Christian Book Awards

May 8, 2017

 

Christianity Today, magazine mouthpiece for a broad evangelical audience, has posted their Christian Book Awards for 2017. We owned most of them, except for a cultural work of interest that I am ordering this week, highlighted below.  Popular devotional works in Christianity and Buddhism especially are popular and have a high turnover, but selecting particular titles can be challenging.  It is worth paying close attention to industry coverage in PW, bestseller lists, and other sources within this niche.  For instance, one of the bestselling Christian titles of recent years hands down is Jesus Calling by Sarah Young, which I never received a *single* RINC for but which after I finally ordered it has circulated over 220 times.  SINC’s in any of these areas are most welcome.

The prolific right-leaning Evangelical presses include Zondervan, Multnomah, Thomas Nelson, and Eerdman’s, among many others.  Liberal faith is represented by Beacon Press and HarperOne. Buddhist publishers include Shambhala and Wisdom Publications.  Wiccan interest is covered by Llewellyn, Catholic interest by Ignatius and Loyola Presses and unbelief and skeptical viewpoints by Prometheus Press. These are a few dedicated publishers but the Big Five and university presses also produce prodigious output.

 

Tebow, Tim.  Shaken: Discovering Your True Identity in the Midst of Life’s Storms.  Waterbrook, 2016. [7 copies]

Shaken“First, he was a beloved college football champion, media sensation, and best-selling author drafted in the first round of the 2010 Draft. Then he had a miracle playoff run with the Denver Broncos before being traded to the New York Jets. After one season he was cut by New York, next signed by the New England Patriots, then let go after training camp. Tim Tebow has achieved big victories and plunged the depths of failure, all while holding firm to his faith. In Shaken he explains why neither the highs nor the lows of his life can define him–and he reveals how you, too, can find an unshakable identity and purpose. In revealing passages, Tebow pulls back the curtain on his life, sharing the vulnerable moments of his career that have shaken him to his core–while also teaching the biblical principles that will enable you to keep the faith, no matter what comes your way.”–Baker & Taylor.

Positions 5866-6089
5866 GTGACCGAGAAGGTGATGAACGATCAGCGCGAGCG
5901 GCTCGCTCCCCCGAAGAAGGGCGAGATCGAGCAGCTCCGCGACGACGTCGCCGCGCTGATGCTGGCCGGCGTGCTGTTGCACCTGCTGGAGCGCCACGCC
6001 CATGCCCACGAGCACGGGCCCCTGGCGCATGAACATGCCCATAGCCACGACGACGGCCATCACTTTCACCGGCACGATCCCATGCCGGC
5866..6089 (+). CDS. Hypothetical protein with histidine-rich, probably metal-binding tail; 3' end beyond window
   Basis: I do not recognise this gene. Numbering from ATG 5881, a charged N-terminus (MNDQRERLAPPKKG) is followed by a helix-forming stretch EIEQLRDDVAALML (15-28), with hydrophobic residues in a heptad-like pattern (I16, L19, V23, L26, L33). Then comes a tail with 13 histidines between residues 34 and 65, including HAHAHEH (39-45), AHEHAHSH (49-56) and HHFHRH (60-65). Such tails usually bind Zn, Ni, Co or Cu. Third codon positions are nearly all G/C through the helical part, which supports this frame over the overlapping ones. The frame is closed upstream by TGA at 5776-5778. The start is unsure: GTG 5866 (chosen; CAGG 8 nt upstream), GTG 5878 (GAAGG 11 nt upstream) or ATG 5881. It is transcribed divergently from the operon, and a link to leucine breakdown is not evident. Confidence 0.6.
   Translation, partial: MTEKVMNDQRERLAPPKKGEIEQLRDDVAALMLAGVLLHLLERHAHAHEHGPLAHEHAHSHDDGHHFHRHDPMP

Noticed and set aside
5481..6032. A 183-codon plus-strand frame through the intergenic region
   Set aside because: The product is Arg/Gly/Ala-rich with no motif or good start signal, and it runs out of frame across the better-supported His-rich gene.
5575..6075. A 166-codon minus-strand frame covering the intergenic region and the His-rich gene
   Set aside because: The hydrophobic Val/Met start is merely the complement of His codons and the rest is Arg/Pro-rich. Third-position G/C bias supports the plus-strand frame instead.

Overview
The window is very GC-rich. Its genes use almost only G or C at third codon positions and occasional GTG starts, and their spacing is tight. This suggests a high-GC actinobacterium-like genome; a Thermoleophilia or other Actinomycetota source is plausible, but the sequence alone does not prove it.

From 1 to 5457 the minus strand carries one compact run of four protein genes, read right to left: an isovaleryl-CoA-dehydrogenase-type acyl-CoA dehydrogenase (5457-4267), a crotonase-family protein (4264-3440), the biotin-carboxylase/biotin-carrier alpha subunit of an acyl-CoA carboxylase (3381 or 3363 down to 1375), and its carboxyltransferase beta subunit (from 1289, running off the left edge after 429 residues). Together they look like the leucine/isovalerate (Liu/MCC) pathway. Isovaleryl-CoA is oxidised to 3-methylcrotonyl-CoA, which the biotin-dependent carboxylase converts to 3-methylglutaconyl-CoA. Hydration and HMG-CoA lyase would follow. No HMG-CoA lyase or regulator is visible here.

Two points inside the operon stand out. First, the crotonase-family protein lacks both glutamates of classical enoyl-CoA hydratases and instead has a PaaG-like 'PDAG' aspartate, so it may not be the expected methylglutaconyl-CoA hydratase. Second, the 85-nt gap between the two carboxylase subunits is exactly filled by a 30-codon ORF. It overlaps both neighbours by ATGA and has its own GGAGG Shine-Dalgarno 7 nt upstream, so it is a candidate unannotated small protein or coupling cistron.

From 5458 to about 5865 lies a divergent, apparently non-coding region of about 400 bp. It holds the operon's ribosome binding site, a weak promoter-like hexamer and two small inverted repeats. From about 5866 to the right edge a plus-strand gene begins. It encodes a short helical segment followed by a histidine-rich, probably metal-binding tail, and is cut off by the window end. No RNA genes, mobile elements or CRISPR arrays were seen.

Glaspey, Terry.  75 Masterpieces Every Christian Should Know. Baker, 2015. [Soon  in catalog]

75 Masterpieces Every Christian Should Know: The Fascinating Stories behind Great Works of Art, Literature, Music, and FilmSome of the greatest artists have taken their inspiration from their faith. Now you can discover the stories behind seventy-five masterpieces of art, literature, music, and film–and the artists who created them. From the Roman catacombs to Rembrandt, from Bach to U2, from John Bunyan to Frederick Buechner, author and historian Terry Glaspey unveils the absorbing true stories behind these masterpieces and shares the faith-filled details you might have missed.

PULITZERS ANNOUNCED

April 12, 2017

We did not yet have the poetry selection, Olio, or the drama title Sweat, which have both been slated for order. They should be in the catalog shortly.

FICTION

Whitehead, Colson.  The Underground Railroad.  Doubleday, 2016. [STILL 87 holds though we have 48 copies!]

The Underground RailroadPublisher summary: Cora is a slave on a cotton plantation in Georgia. When Caesar, a recent arrival from Virginia, tells her about the Underground Railroad, they decide to take a terrifying risk and escape. Though they manage to find a station and head north, they are being hunted. Their first stop is South Carolina, in a city that initially seems like a haven. But the city’s placid surface masks an insidious scheme designed for its black denizens. And even worse: Ridgeway, the relentless slave catcher, is close on their heels. Forced to flee again, Cora embarks on a harrowing flight, state by state, seeking true freedom. Like the protagonist of Gulliver’s Travels, Cora encounters different worlds at each stage of her journey — hers is an odyssey through time as well as space. As Whitehead re-creates the unique terrors for black people in the pre-Civil War era, his narrative weaves the saga of America from the brutal importation of Africans to the unfulfilled promises of the present day.